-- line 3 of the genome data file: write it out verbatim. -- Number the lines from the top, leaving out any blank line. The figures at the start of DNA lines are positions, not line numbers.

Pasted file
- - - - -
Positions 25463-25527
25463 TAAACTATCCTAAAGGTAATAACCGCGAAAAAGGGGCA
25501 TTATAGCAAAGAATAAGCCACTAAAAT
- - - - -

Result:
25501 TTATAGCAAAGAATAAGCCACTAAAAT